I’ve been mulling on this for awhile whether I should write about this. Since it is National Suicide Awareness month (in the US but whatevs), I thought it’s time I talk about this.
Ok I’ve never been in a state where I want to take my life away but I can understand how doctors can come to that point in their lives. More and more nowadays we hear of doctors disappearing and those taking their lives away. At least three of them occured during or just after their shift. Many of them occured after having complaints being made on them.
Earlier part of this year, I had a situation where I misjudged a patient’s condition. He looked well enough and didnt have any signs of serious illness. I did decide to have the patient be observed as he wasnt completely right yet and his condition improved within hours. Another colleague saw him, agreed with my diagnosis and discharged him. He came back within 8 hours… delirious, confused, quickly becoming ill in front of my colleagues’ eyes. He was intubated and ventilated. He had meningitis. I was told about it the next day. I went to see him in ITU and bumped into Dad – His dad said he was fine when he was discharged. Even hopping out of the unit. He deteriorated a few hours after at home.
The whole situation shook me. I spoke to many consultants, trying to gauge if I did anything wrong, thinking how I could prevent something like this next time. All of them agreed that they wouldnt have done anything else. These things happen they say. Yes, I know it happens.. I just dont want it to happen to me.
I couldnt shake off the incident. I began doubting my judgement. I would make a decision and then mull over it a few hours later. Over time, my confidence was affected. As a person who can be fairly anxious, I became even more anxious. Going home from oncalls or a busy shift, I would worry about patients, constantly thinking I might have missed something, worried that one of those I discharged will deteriorate or worse, come back dead. I couldnt sleep properly. I was crying more (more than my usual). I can get to a point where I would overthink things and panic.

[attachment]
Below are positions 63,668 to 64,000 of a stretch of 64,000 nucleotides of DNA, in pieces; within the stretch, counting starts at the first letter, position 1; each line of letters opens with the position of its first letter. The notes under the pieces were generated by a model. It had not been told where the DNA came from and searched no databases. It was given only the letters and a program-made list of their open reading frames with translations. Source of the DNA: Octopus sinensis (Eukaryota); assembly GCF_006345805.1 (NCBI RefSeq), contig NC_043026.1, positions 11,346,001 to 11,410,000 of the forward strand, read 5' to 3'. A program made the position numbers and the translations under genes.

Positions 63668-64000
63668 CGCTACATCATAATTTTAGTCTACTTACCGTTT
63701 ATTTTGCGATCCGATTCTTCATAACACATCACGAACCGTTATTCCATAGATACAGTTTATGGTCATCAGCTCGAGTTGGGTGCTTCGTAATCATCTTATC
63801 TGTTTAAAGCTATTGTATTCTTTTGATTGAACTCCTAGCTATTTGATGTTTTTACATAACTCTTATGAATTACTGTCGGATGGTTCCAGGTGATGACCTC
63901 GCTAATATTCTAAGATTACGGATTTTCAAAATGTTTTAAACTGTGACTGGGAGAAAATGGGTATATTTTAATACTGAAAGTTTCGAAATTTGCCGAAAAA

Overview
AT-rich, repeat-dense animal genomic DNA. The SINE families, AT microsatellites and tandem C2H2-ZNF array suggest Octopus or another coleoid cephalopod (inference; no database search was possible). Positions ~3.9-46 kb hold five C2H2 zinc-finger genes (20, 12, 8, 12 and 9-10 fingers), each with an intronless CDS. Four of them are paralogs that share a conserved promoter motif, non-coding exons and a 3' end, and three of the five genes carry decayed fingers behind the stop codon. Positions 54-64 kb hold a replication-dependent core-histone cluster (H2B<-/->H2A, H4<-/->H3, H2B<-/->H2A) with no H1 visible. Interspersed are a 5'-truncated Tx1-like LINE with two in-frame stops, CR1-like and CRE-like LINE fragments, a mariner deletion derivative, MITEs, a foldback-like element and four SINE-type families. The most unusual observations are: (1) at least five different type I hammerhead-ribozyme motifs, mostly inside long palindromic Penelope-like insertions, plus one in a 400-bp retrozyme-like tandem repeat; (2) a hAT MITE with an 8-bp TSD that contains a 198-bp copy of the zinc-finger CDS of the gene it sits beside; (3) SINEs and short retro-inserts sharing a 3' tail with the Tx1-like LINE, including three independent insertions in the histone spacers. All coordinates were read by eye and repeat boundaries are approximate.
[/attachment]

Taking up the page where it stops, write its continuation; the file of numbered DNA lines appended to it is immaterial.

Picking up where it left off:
This was a gradual process by the way. The anxiety went to higher levels bit by bit, it snuck on me that I thought this was somewhat normal. It dawned on me eventually how not normal it is. I couldnt bring myself to be too happy. I thought whenever I ‘lose’ myself to a good laugh or be happy… watch it, dont be too happy now, something bad might happen. By bad I mean a patient of mine would deteriorate or die because of me, I would lose my license and go to jail. It sounds ridiculous right… even writing this now sounds ridiculous to me.
I confided in the counsellor who I spoke to years ago when I was failing my exams. I reconnected with her and she made me realise how my feelings were affecting my thought processes (or is it the other way round?). She gave me practical tips on how to overcome my anxiety. I also spoke to an extent with my supervisor and another consultant who was supportive and reassuring.
The thing is… I never really spoke about it much with my family, friends and colleagues. I didnt know how to say it. I really didnt know how to tell them the magnitude of my anxiety. “Uhh I dont want to laugh too much now because you know, something bad might happen…” It was also easier to not think about it. As my mood spikes and wanes, it was easier to forget about it when I was having a good day.
I also didnt want to be seen as weak or be the failing doctor. It was if that by being anxious, I thought people will think my ability to doctor (can I make it into a verb?) is reduced. I didnt want people to judge me (and trust me, often medics are the worst judges of their own colleagues). Let me judge me. And this, I think, is why doctors get driven to that point. We bottle it up, paint a picture of absolute normality, get on our lives… not only do we not want to be seen as being impaired to work but we are also in denial ourselves. You just plod on.
Take my hand
and hold it tight.
that it will be alright.
Reach out for someone
when you feel alone,
the panic, the heaves,
you’re not made out of stone.
it will get better,
(and it might be a long way)
the sun will shine
and you will find
that you’ll be just fine.
The clouds will part,
it will no longer rain,
and you realise
that you deserve to be happy once again.